Last month during a random Friday morning the Keystroke team started noticing email services behaving erratically. It wasn't long before we noticed that all our websites were timing out, as well. Our Internet was working fine, but our email and production websites were inaccessible. It took about 30-minutes before we discovered our data center was under attack.
A DDOS attack.
In the 25-years Keystroke has been around, this is only the second time we've been hit like this, and the first time we received an actual ransom demand. Thankfully our team is much bigger and more talented this time around, and we have a few more resources at our disposal than we did 8-years ago during the last attack, but ti was still a learning opportunity. Since most of the people reading this won't have some fo the technical talent at their disposal as I did, I thought I'd share some lessons learned:
- it costs the hackers approximately $30/hr to run DDOS attacks, so they often cannot afford to run them continuously or indefinitely
- you will get a ransom demand email (we got several). Do NOT pay or respond to them. See my first point. If they don't get a response from you, they will move on to another target. If you reply, you'll become a mark, and motivate them to invest more in the attack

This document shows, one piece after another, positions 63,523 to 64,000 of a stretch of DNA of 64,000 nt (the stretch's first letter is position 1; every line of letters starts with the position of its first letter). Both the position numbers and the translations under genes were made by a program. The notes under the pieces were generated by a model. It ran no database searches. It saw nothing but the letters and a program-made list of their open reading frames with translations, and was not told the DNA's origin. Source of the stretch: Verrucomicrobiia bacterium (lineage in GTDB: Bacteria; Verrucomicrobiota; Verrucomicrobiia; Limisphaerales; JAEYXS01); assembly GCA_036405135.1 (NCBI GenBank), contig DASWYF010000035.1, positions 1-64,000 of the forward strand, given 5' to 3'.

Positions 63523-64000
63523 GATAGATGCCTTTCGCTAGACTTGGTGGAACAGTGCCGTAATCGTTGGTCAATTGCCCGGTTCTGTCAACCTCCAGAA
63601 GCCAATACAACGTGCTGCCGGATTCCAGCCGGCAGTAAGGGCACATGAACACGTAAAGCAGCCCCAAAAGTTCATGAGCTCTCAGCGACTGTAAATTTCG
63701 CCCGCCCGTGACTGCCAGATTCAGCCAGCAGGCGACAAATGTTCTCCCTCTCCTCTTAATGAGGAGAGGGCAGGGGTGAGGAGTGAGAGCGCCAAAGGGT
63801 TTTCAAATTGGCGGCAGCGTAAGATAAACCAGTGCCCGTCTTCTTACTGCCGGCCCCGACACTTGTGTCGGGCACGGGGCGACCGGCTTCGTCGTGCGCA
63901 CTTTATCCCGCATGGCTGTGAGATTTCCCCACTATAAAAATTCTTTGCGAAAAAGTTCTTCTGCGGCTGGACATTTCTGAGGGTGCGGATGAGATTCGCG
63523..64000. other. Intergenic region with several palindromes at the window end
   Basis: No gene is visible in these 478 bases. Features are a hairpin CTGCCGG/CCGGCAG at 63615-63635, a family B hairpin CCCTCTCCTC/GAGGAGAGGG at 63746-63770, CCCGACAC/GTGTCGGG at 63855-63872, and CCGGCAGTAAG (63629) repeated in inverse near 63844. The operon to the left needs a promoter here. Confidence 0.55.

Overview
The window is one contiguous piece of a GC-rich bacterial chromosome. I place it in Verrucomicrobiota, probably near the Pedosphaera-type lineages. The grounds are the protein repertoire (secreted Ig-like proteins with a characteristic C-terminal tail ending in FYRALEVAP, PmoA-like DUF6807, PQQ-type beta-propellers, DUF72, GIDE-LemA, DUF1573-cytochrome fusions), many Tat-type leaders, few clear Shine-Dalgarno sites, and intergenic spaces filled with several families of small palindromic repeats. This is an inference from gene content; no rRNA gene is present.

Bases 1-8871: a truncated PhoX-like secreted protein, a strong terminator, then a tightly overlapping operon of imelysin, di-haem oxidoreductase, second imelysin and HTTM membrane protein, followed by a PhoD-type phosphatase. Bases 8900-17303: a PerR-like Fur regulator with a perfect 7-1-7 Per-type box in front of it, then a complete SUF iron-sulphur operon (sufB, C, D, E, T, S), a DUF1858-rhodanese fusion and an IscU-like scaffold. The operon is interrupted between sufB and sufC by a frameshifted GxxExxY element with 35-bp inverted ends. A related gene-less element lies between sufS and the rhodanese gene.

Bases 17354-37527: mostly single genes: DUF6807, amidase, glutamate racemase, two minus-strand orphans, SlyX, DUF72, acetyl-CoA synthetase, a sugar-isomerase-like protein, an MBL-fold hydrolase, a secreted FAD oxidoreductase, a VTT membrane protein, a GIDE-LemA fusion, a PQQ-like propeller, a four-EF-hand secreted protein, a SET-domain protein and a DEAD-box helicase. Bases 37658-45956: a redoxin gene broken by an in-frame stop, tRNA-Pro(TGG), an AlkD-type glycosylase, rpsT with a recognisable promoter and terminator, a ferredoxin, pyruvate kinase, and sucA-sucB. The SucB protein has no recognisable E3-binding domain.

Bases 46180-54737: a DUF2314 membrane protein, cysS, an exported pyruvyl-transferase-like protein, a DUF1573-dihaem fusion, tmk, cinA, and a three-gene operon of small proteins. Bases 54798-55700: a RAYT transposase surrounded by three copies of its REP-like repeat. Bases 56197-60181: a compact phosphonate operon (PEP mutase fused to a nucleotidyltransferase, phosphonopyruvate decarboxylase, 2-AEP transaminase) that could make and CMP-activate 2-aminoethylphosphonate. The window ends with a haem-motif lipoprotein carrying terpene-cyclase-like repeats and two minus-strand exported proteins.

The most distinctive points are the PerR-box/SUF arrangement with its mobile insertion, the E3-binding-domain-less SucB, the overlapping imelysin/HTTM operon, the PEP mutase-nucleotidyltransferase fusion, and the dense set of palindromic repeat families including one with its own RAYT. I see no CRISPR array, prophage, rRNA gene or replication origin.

- Services like Azure already use Checkpoint.com, so they have built-in defenses against DDOS attacks and blunt or negate their impact. Migrating to them provides you scalabaility and security over a Co-Lo setup in a data centre.
- Have your DNS servers spread across 2-3 locations, and replicate accordingly. It goes without saying that if your DNS servers get overwhelmed, it won't matter where your site are located, they'll go down. Having DNS replication setup across several servers in several locations provide you DNS fault tolerance at relatively low costs.
- We also found out Tucows sorts DNS requests alphabteically, so even if you register a particular server as first, it may be bumped by the secondary DNS server if it starts with a higher letter (that one amazed us!)
- Be sure to have a firewall that can be supported by services like Checkpoint so they can intervene faster.
Some of the people reading this were effected by this outage, and for that we apologise. We've migrated all our production services to Azure to reduce our future vulnerability, which isn't the most economical hosting method, but certainly amongst the safest.